Costa Rica Coffee Guide

A Wildflower for the Home Garden

September 22, 2006

Here’s another hardy wildflower of Costa Rica that can be grown at home. Lantana (Lantana camara) or soterrey, as it is known in Spanish, is found in pastures and along roadsides in most parts of Costa Rica.

Its attractive yellow, orange and red flowers stand out amidst the greenery of the countryside and attract butterflies and hummingbirds.

This plant is found throughout the neotropics, as well as in the West Indies and the southern United States. Its opposite, serrated leaves have a strong but pleasant aromatic odor, and are born on square stems, a characteristic of the Verbenaceae family to which this plant belongs.

Most commonly you will find specimens growing less than one meter tall; however, in abandoned fields they often become tall bushes with prickly stems. The young flowers with four lobed petals are yellow, turning orange and red with age. They bloom most of the year and make a nice addition to any flower arrangement with their bright, cheery colors.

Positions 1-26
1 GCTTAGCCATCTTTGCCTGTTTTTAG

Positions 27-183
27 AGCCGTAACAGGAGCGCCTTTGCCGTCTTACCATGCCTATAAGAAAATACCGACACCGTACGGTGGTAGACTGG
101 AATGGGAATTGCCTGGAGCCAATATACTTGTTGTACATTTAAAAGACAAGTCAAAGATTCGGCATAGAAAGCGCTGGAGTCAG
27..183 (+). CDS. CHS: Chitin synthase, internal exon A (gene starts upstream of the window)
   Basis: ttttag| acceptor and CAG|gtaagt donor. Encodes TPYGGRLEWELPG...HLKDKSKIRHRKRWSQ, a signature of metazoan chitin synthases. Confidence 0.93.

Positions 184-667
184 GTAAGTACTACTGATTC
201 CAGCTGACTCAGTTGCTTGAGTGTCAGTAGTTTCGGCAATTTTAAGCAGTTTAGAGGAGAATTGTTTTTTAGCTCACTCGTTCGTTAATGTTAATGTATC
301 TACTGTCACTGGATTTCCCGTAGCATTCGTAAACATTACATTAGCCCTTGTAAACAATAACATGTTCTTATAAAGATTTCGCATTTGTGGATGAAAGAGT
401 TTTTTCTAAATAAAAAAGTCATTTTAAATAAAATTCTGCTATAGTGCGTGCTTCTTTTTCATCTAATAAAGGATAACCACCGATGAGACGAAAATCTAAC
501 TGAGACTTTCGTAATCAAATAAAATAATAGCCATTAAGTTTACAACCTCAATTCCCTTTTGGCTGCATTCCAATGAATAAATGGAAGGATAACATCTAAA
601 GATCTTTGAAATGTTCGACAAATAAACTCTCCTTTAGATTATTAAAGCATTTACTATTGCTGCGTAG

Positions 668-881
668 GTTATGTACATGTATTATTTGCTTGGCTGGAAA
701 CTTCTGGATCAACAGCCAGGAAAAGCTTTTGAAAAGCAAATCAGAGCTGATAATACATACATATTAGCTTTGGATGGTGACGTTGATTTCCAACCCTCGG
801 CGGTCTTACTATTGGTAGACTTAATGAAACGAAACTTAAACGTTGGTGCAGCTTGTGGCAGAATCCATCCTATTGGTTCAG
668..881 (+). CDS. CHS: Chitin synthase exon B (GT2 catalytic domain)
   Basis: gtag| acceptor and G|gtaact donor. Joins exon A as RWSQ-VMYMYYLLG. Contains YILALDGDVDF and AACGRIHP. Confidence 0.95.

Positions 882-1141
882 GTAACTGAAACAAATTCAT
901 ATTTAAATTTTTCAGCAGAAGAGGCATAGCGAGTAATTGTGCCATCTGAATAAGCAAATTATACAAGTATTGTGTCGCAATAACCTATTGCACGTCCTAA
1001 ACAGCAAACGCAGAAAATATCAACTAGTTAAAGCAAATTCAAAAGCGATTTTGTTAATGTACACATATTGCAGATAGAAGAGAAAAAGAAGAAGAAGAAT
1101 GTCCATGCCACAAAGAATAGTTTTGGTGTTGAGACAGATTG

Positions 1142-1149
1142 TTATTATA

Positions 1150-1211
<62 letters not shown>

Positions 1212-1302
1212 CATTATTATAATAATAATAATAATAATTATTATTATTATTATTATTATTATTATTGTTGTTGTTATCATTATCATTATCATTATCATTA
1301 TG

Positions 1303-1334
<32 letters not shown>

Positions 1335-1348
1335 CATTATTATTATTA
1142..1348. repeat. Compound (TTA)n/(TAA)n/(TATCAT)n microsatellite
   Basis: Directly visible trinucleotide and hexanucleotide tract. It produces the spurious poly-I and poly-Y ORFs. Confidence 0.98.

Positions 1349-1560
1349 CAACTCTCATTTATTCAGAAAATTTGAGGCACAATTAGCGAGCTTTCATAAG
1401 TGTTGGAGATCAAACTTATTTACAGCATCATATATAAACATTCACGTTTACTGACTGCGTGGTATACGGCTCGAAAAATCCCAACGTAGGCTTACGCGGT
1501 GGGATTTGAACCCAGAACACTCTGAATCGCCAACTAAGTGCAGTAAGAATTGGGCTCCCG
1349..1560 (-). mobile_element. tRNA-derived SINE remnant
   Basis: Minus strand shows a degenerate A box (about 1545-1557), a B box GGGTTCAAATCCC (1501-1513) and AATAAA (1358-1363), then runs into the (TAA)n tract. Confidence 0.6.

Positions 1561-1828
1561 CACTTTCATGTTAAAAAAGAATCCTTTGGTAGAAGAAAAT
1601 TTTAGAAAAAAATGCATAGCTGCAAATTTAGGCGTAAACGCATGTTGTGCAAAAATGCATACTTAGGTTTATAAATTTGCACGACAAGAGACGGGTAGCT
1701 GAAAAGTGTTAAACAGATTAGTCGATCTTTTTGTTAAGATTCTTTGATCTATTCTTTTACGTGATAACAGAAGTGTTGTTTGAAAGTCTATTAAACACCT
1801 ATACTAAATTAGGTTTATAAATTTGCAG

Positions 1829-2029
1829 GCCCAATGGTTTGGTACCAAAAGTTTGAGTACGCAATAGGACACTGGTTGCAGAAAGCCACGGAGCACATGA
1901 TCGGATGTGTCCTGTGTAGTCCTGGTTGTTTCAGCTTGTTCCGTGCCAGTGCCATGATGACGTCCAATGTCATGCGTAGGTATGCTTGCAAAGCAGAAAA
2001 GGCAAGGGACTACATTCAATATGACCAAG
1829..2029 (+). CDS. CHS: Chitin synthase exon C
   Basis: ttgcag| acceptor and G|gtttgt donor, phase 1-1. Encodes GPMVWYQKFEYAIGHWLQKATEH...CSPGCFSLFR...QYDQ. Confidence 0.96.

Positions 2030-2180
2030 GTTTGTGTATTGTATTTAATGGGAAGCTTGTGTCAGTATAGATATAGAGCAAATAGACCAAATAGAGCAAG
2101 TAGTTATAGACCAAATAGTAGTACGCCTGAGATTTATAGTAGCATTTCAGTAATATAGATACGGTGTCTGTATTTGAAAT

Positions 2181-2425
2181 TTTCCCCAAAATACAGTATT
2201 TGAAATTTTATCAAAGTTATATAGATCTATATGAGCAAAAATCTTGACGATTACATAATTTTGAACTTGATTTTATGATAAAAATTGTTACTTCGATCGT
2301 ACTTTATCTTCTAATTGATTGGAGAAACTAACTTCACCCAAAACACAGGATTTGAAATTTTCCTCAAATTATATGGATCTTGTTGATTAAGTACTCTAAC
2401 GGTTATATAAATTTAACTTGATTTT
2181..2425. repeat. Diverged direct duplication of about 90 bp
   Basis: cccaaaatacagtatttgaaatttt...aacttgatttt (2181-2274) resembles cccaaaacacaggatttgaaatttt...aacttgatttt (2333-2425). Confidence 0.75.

The flowers produce green berries, which turn to blue or black when mature, and for this reason lantana is often called cinco negritos by the Ticos. These seeds can be collected to plant in the home garden, or you can take woody stem cuttings for vegetative propagation.

The cuttings can be started in prepared potting soil, either in pots or flats, kept moist to ensure good rooting. Once the new cuttings are well rooted and have good foliage, they can be transplanted to the garden or kept in pots around the home. They do well in full sun with average soil and watering. Pruning helps to keep the plants compact and blooming.

Nurseries sell several different species of lantana with pink, white or lavender flowers, which can complement your collection of lantanas.

A word of warning: even though locals may tell you that lantana can be used as a medicinal plant for a number of conditions, researchers have found that this plant contains several toxic components that can cause skin irritations when used externally, or nausea, vomiting and weakness when ingested.

Remember, there are plenty of safe, nontoxic medicinal plants to use in Costa Rica instead of lantana. Ginger for colds and flu, aloe for skin problems and mint for digestive conditions are just a few of the safe and proven herbal aids you can use from the home garden.

 

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